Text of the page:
A Higgs boson for cancer? Physics of cancer: The impact of heterogeneity
Robert Austin, Professor of Physics
Despite incredible advances in our understanding of biology and millions of research dollars spent, cancer remains a leading cause of death worldwide. Moving toward a cure will require a new understanding of cancer as a disease with varying characteristics, or heterogeneities, that make it resistant to conventional one-size-fits-all approaches. Yet that very heterogeneity may provide a key to controlling cancer. Austin, director of the Princeton Physical Sciences-Oncology Center, a five-institution center funded by the National Institutes of Health, will explore cancer from a physics perspective. Austin compares cancer research to the stage of understanding that high-energy physics was in the 1960s: a bewildering array of particle resonances with little underlying qualitative or quantitative understanding - in other words, a great deal of heterogeneity. However, theory and experiment unified that knowledge into what we now call the Standard Model. Austin will argue that a Standard Model for cancer could arise out of the vast complexity of the disease as we currently understand it, and could provide insight into the possible existence of a "Higgs boson," a factor that may be the linchpin of cancer's heterogeneity.
Wisdom Can Be Painful: Third Molar Impaction in Human Populations and Its Evolutionary Significance
Alan Mann, Professor of Anthropology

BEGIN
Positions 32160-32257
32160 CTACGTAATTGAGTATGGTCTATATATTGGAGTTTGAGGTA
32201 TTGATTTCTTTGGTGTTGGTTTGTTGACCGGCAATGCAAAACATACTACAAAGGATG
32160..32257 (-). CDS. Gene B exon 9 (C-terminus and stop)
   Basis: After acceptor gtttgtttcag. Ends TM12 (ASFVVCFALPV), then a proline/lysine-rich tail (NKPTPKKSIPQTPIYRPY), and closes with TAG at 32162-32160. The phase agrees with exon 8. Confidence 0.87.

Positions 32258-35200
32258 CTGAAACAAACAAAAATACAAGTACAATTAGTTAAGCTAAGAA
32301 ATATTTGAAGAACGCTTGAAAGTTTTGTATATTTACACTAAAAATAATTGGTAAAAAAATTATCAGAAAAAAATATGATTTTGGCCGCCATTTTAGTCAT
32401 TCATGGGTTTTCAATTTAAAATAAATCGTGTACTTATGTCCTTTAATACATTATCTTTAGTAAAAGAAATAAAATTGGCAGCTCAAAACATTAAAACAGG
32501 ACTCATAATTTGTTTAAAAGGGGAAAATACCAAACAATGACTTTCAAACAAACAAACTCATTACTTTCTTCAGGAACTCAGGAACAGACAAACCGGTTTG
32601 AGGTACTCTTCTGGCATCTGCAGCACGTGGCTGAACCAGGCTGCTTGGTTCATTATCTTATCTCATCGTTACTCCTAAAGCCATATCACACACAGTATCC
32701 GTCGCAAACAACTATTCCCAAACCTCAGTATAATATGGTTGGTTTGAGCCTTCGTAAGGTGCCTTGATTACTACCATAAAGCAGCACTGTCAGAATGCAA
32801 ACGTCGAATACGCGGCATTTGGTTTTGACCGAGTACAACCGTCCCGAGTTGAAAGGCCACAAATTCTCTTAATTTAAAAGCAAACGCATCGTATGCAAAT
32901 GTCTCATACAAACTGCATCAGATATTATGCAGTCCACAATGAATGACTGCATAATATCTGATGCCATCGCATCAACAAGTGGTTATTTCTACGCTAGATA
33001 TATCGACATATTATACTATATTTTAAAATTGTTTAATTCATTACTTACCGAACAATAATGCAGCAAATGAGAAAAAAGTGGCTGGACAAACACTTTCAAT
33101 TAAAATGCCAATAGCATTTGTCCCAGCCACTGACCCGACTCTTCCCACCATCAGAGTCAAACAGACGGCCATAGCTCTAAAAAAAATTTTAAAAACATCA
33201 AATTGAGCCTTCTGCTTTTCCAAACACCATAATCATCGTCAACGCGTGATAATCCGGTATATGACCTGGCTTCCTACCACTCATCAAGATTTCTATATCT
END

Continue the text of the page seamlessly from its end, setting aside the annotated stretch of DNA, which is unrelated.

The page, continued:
The dramatic increase in the size of the brain over the course of human evolution forced changes to the skull's architecture. Those shifts left today's humans with a shortened dental arcade that often cannot accommodate an adult's 32 teeth. The final tooth to erupt, the third molar known as a "wisdom tooth," often ends up either out of alignment or impacted. That can lead to chronic pain, but generally not death. Thousands of years ago, a genetic change or changes brought about the suppression of the calcification of the third molar. This reduced problems with the third molar and allowed people with the change to reproduce at a slightly greater rate than those without it. The frequency of third molar suppression has increased, with 25 percent of individuals in many human populations lacking at least one third molar. Medical interventions available in the developed world have reduced the positive selective value of this change, but it remains a "scar of human evolution" in much of the developing world.
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